The first step will be for The King to work with The Royal Mint to approve a new design for coins and notes. The Chancellor and then the King will approve the final design. As part of a 300-year-old tradition, King Charles will face left on the new coins. Each time there is a new monarch, the direction of their head changes. The late Queen’s father, King George VI, faced left on coins before she took reign. 

Even though many significant changes will happen over the next few weeks and months, we don’t have to worry about invalid coins. Coins with the late Queen’s head on them will remain legal tender, and over time they will eventually be phased out.

However, it would be a good idea to check your coins as some of them could become very valuable in years to come. For example, the second most valuable Queen Elizabeth II coin is the mule gold proof Double Sovereign £2 coin with the wrong obverse. It is 22ct gold and was released in 1994 to celebrate 300 years of the Bank of England; it also has a unique reverse inspired by the original Britannia seal of the UK’s central bank.

Mr Jon White is a coin expert, and in an interview, he explained that this rare find has a current value of £5,000 as there are only 1,000 of them in circulation.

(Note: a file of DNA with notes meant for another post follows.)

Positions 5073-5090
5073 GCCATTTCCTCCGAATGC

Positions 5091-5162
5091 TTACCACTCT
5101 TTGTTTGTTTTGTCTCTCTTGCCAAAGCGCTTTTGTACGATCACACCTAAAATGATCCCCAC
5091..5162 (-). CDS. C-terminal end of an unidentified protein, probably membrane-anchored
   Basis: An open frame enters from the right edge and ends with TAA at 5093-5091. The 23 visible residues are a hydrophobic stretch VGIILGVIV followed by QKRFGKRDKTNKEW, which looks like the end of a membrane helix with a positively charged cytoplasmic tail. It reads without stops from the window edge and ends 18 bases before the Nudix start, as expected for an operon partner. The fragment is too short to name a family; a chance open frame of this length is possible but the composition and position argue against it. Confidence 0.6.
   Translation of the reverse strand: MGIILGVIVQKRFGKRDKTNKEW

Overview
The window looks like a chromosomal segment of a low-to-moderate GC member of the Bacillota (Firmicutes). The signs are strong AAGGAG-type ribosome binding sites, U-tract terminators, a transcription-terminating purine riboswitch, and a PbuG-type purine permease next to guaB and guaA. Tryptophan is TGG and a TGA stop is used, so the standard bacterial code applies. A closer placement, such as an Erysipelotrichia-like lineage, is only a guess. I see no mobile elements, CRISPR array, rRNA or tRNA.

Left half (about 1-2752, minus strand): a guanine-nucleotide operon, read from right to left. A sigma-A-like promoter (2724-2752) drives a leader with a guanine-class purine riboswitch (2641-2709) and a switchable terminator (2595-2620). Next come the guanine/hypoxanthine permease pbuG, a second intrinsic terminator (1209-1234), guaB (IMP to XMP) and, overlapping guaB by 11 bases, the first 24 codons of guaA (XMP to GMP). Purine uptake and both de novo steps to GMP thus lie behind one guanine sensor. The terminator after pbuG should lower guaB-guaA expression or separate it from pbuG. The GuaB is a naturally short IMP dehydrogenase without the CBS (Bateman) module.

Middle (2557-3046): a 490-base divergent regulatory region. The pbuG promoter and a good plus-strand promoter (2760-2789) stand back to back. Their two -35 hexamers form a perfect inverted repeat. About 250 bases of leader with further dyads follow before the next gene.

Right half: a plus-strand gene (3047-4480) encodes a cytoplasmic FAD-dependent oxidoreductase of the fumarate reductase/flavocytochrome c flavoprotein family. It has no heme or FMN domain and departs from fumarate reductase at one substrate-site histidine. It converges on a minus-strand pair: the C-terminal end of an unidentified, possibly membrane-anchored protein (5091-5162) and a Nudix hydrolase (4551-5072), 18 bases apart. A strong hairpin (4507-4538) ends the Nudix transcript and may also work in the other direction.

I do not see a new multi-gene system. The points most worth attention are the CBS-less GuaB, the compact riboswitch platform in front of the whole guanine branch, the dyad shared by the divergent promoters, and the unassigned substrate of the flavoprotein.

If you are interested in investing in Gold coins, we have a range of Gold sovereign coins on our website. If you’d like to have a chat about how to get started, drop us an email or give us a call, and we’ll be happy to help. 

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A short history of Gold

“The Golden Rule: He who has the gold makes the rules.”

Gold has always been viewed as one of the most precious metals throughout history. 

Gold is the only metal with a distinct golden colour and is also one of the rarest natural minerals.

Did you know that nearly all of the Gold on Earth came from the supernovae and neutron star collisions which resulted in an explosion creating atoms of Gold? Scientists believe that Gold buried itself deep into the Earth’s core during the creation of Earth, and geologists have even found rocks of Gold as old as 4 billion years.

Since Gold was so precious and rare, in around 550 BC, Gold started to be mined and used as a currency in Greece and the Middle East. Gold was used as a currency in many countries before paper money was created. When paper money was introduced, it was called the Gold Standard. The Gold Standard set a fixed price for Gold which determined its value. The paper money was linked directly to the Gold, and countries agreed to convert the paper money into a fixed amount of Gold. 

Still to this day, Gold is one of the world’s most useful and highly valued metals. Even though it is technically a heavy metal, it’s very soft and can be moulded and shaped into jewellery. Gold is also used for Olympic medals and trophies; it can even be used to conduct electricity. 

Today many people, including governments, hold investments in Gold. Buying Gold as an asset can help protect your wealth in the long term and be an excellent addition to your investment portfolio. Gold can never be destroyed and can not be altered or hacked like some investments in the digital world. 

At J Blundells & Sons, we’ve been trading Gold since 1839. We’re a family-run business based in the heart of London’s famous jewellery district, Hatton Garden. If you are interested in buying Gold, we’d love to help you take that first step.